The Man of a Thousand Faces

Lon Chaney, the man of 1,000 faces.
Lon Chaney, the man of 1,000 faces.

Lon Chaney, born in 1883, was known as “the man of a thousand faces”. A star in vaudeville, he went on to become one of the best-known actors of the “horror” genre. In 1957, James Cagney played him in a biographical film titled, appropriately, The Man of a Thousand Faces.

Except for a brief time during my early teen years when “scary movies” were popular among my friends, I was never much for horror films.

I’m not sure whether I’ve even seen Lon Chaney perform on screen, but all the same, he’s been on my mind quite a lot lately.

I’ve been doing figure drawing, you know. While there’s generally a huge distinction between figure drawing and portrait drawing, the simple fact remains that bodies are attached to heads, and heads have faces.

I’ve done several portraits over the last year, and I’ve reached a point where I can draw a face that’s recognizable. That’s not the problem. The problem starts when I start trying to put faces on heads that are attached to bodies.

It’s a size thing, I suppose. Give me a full 9 x 12 sheet of paper, and I have room to get in all the features that make up the human face. Ask me to put an entire body on that sheet, however, and any face I try to draw…well, I can’t even come up with the right word to describe them. Talk about horrors!

The problems get even worse when I’m drawing a side view. I simply can’t do a face in profile that even faintly resembles a human.

1000 Face ManThe figure-drawing lessons I’ve been following at Learn to Draw include an exercise for drawing a young man walking. I started with a smile on my face. I could handle that, I was sure. My quick sketch turned out fairly good…well, ignore the feet, that’s another story. But then I came to the head. I got the shape about right, but oh, the face I drew was awful! So awful I couldn’t bear to look at it.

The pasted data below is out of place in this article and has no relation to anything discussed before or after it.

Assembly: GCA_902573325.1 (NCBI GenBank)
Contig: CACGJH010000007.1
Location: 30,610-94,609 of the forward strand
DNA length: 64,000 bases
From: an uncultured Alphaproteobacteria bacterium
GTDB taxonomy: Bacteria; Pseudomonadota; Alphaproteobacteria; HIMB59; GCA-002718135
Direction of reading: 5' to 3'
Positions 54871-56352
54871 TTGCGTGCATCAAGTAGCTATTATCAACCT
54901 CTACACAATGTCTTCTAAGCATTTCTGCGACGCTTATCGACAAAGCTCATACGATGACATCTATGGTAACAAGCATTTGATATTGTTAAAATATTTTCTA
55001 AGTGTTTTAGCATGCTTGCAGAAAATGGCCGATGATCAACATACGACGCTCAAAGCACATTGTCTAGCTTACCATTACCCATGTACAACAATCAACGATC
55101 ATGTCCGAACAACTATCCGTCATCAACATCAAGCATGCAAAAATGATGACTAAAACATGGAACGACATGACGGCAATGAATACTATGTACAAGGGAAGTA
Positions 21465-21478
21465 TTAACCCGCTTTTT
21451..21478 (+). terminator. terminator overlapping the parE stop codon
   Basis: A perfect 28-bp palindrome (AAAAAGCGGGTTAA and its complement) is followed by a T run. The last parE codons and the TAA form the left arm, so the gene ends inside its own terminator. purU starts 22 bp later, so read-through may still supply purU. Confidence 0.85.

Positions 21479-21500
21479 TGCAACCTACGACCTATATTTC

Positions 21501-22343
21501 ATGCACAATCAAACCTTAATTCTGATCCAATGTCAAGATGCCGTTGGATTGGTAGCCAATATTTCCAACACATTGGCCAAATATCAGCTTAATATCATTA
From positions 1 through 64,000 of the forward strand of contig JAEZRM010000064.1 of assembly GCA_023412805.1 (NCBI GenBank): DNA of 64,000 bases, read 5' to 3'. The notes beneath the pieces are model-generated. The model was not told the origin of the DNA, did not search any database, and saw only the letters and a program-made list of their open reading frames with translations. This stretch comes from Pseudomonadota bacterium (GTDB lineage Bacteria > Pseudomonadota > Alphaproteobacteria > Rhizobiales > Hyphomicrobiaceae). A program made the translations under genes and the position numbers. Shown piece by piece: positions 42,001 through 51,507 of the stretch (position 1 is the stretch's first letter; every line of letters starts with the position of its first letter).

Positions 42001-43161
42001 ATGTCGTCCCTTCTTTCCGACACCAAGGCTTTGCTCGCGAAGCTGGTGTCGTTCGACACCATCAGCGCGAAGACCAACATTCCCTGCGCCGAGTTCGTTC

So, I erased and tried again. My second attempt was worse. Again. And again. I erased the poor guy’s face so many times I worried I’d wear holes in the paper.

A few times I erased the entire head thinking maybe that was the problem. Once I got a half-way decent face on the guy only to realize the head was far too big for the body.

More erasing. More frustration.

I nearly set the sketch aside. After all, it’s only a practice sketch, just a quick drawing made as part of an exercise. I’m just learning, so maybe I should give myself a break. I’d already agreed with myself not to worry about those feet, or the hands, either.

Why not just forget about the face?

It became a matter of principle, I guess. I was determined to get some sort of face on this figure. I didn’t actually count how many times I tried, and in reality, I’m sure it was nowhere near a thousand, but it sure felt like it.

Persistence, of course, will always pay off. Eventually I gave this young man a face that only a mother — or an aspiring artist like me — could love. Well, no. Actually I don’t love this face, but after struggling with it for so long, I recognized that this was the best I could do.

For now.

I’ll get better.

Those words — I’ll get better — are becoming my new art mantra. I’ll keep practicing, I’ll keep learning, I’ll keep trying new things. And yes, I will get better.



  1. I like your stories that go with the art. People tend to put their best “faces” out for everyone to see and it is nice to see a face that is a bit more real.

    Liked by 1 person

    1. I want to share the journey and hopefully encourage others to give art a try. I’ve talked to a few people who’ve said my posts inspire them to start learning to draw, and that makes me smile. I want would-be artists to know it’s not always easy. There’s a lot of frustration and doubt that comes along with it, but there’s also a wonderful joy to be found through art.


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